S&P warns risk of Cyprus default "material and rising"

LONDON Wed Feb 20, 2013 6:47am EST

A cleaning worker holds a mop while working in front of a Bank of Cyprus branch in central Nicosia February 18, 2013. REUTERS/Yorgos Karahalis

A cleaning worker holds a mop while working in front of a Bank of Cyprus branch in central Nicosia February 18, 2013.

Credit: Reuters/Yorgos Karahalis

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LONDON (Reuters) - Cyprus faces a "material and rising risk" of defaulting on its sovereign debt, especially if the euro zone and International Monetary Fund do not come up with aid, rating agency Standard & Poor's said on Wednesday.

Crippled by its exposure to Greece, Cyprus needs 17 billion euros ($23 billion) from the euro zone to recapitalize its banks and to finance the government over the next three years.

S&P's comments come as the island gears up for a runoff presidential election on Sunday pitting a conservative in favor of a swift bailout deal against a Communist-backed candidate who supports a bailout but with fewer harsh austerity measures.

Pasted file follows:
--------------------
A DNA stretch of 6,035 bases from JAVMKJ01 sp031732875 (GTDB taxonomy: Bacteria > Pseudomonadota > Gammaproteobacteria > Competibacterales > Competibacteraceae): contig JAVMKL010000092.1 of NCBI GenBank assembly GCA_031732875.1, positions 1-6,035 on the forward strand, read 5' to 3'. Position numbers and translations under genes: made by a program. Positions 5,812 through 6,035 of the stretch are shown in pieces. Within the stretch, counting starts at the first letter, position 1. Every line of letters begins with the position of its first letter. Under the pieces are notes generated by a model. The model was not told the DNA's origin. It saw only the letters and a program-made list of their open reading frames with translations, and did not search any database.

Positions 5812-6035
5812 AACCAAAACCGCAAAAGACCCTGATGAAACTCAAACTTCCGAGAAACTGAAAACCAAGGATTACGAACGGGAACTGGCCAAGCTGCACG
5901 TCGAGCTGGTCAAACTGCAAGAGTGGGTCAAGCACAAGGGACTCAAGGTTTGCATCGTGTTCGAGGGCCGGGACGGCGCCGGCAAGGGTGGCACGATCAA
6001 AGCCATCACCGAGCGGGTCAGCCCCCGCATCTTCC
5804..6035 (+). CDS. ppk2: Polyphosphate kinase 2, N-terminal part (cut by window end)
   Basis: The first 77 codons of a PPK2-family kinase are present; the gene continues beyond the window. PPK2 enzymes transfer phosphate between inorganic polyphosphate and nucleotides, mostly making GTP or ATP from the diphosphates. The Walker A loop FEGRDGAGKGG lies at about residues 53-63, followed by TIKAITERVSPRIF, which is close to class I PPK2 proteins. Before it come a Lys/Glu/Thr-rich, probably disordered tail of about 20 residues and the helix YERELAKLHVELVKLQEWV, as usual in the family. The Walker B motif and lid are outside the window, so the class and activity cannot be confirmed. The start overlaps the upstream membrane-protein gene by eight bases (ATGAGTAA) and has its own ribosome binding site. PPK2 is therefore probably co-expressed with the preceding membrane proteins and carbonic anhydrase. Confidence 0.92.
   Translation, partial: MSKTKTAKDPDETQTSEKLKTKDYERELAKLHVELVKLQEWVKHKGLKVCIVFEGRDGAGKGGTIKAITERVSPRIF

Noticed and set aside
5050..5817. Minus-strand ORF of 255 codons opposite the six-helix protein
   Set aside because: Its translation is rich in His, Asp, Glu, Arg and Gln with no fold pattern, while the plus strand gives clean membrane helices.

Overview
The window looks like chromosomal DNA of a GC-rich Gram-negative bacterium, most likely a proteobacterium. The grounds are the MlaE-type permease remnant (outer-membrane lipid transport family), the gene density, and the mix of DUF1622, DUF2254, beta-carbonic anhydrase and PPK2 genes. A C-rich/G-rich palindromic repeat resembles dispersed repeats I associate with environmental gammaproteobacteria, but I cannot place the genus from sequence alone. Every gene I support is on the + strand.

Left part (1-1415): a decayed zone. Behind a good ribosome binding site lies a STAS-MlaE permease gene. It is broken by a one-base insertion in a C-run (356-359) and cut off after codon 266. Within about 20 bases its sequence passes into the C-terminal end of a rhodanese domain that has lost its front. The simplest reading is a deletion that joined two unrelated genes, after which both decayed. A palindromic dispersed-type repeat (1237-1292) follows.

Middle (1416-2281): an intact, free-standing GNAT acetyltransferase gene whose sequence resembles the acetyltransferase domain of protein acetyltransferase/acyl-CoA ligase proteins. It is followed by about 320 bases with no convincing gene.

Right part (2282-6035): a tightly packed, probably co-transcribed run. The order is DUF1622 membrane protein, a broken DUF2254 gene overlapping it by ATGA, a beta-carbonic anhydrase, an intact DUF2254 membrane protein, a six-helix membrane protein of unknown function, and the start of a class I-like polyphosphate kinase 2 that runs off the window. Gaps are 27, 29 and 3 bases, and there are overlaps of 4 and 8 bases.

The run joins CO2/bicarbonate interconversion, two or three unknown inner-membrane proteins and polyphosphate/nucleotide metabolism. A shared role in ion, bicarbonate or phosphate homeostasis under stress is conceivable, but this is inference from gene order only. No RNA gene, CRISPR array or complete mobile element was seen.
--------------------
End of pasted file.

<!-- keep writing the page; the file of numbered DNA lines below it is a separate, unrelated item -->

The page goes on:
"We see at least a one-in-three chance that we could lower the Cyprus sovereign ratings again in 2013, for example if official financial assistance from the (European bailout fund) ESM and/or IMF is not forthcoming, leaving the Cypriot authorities few choices apart from to restructure its financial obligations," S&P's head of EMEA sovereign ratings Moritz Kraemer said in a report.

"We could also lower the ratings if we believe the (Cypriot) authorities are not able to fulfill the conditions that would be attached to an official assistance program."

S&P currently rates Cyprus at CCC+, well into non-investment grade "junk" bond territory, with a negative outlook.

Cyprus asked for international aid eight months ago after its banks suffered huge losses on exposure to a restructuring of Greek sovereign debt and due to difficulties in accessing international capital markets shut to it because of fiscal slippage since mid-2011.

Its bid for aid has been delayed, however, by an incumbent leftist government slow to negotiate bailout terms, by worries among lenders over the island assuming a mountain of debt it may not be able to afford to repay, and by German charges that Cypriots are lax on tackling money-laundering.

(Reporting by Marc Jones/Hugh Lawson Editing by Jeremy Gaunt)

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